1790 - President George Washington called for a uniform system of currency and weights and measures - an "object of great importance."
1790 - Thomas Jefferson, then Secretary of State, proposed a decimal-based measurement system for the United States in his report Plan for Establishing Uniformity in the Coinage, Weights, and Measures of the United States.
1816 - President James Madison urged Congress to act on the problem of achieving uniformity of weights and measures and recommended "the great utility of a standard fixed in its nature, and founded on the easy rule of decimal proportions."
1821 - While serving as Secretary of State, John Quincy Adams acknowledged that "weights and measures may be ranked among the necessities of life to every individual of human society."
1866 - The metric system of measurement was legally recognized in the United States when President Andrew Johnson signed in the Metric Act of 1866.
1975 - President Gerald R. Ford signed the Metric Conversion Act defining federal metric policy. Learn more in the Statement on Signing the Metric Conversion Act of 1975.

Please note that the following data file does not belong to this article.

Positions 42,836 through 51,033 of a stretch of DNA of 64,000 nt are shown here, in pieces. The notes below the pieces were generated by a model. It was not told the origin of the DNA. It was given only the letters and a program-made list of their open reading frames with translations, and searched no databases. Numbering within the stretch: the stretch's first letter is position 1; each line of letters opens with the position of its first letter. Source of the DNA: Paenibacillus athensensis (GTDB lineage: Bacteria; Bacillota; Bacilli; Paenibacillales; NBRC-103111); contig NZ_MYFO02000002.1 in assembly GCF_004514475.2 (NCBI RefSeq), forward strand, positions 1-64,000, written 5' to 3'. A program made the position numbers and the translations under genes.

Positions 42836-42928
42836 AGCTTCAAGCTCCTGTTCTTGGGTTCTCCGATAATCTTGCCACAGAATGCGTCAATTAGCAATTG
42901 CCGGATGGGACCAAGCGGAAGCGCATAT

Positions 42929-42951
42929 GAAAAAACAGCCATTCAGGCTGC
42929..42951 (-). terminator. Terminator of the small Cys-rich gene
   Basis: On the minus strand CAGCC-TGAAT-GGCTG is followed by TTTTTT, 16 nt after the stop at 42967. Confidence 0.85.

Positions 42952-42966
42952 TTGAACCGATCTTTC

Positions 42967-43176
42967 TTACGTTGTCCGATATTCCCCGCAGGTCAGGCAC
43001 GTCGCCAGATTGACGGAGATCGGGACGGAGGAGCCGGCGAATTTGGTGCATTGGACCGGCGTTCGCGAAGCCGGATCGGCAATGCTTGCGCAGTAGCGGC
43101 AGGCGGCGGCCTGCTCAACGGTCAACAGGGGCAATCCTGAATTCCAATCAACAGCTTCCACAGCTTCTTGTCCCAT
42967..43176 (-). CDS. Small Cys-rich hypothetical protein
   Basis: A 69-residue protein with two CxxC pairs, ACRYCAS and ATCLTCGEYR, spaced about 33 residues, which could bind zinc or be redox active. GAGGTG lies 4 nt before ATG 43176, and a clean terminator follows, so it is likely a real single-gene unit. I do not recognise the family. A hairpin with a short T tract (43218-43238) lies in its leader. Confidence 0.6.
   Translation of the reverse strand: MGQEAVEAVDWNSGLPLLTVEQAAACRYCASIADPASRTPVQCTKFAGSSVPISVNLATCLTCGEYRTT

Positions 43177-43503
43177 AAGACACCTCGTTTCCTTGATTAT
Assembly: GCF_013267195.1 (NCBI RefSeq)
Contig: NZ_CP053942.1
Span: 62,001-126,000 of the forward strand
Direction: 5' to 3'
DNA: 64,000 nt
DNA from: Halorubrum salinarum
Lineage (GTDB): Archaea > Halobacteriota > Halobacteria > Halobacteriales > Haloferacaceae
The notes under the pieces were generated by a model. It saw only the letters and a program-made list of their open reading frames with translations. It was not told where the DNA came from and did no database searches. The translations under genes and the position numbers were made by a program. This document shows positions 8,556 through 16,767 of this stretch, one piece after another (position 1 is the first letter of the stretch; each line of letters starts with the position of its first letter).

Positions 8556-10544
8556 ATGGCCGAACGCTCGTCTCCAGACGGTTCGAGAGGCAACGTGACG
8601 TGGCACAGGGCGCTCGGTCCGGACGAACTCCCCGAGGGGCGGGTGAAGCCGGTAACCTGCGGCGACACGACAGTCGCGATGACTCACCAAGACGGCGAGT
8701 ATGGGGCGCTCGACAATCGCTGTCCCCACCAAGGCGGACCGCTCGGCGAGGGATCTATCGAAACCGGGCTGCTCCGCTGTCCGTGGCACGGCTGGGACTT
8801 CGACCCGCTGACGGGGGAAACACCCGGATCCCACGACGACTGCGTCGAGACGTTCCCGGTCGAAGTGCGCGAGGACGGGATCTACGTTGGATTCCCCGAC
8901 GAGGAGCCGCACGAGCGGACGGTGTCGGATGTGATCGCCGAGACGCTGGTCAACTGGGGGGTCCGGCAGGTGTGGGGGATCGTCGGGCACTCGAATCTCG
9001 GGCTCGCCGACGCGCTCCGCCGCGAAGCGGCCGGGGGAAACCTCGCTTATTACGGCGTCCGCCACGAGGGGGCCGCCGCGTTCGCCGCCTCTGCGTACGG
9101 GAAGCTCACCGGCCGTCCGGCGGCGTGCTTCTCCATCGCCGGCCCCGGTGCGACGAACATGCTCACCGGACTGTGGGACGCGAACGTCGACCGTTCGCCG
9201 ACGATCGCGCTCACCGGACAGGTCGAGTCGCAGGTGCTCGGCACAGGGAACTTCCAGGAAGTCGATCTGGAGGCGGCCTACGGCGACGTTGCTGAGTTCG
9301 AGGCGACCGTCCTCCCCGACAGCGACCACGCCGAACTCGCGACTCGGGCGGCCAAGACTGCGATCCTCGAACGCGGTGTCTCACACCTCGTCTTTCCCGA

1980 - President Jimmy Carter - Metric System Use PDF
"Because I believe metric conversion holds important long-term benefits for our country, I am taking steps to encourage the use of this system in the private sector as well as in government."
1991 - President George H. W. Bush signed Executive Order 12770, Metric Usage in Federal Government Programs, directing executive departments and federal agencies implement the use of the metric system to "implement the congressional designation of the metric system of measurement as the preferred system of weights and measures for United States trade and commerce."
1993 - President Bill Clinton - National Metric Conference PDF
"...It is clear that our country will benefit by encouraging voluntary metric use by industry. These efforts can enhance America's competitive edge and help create new jobs and opportunities for our people."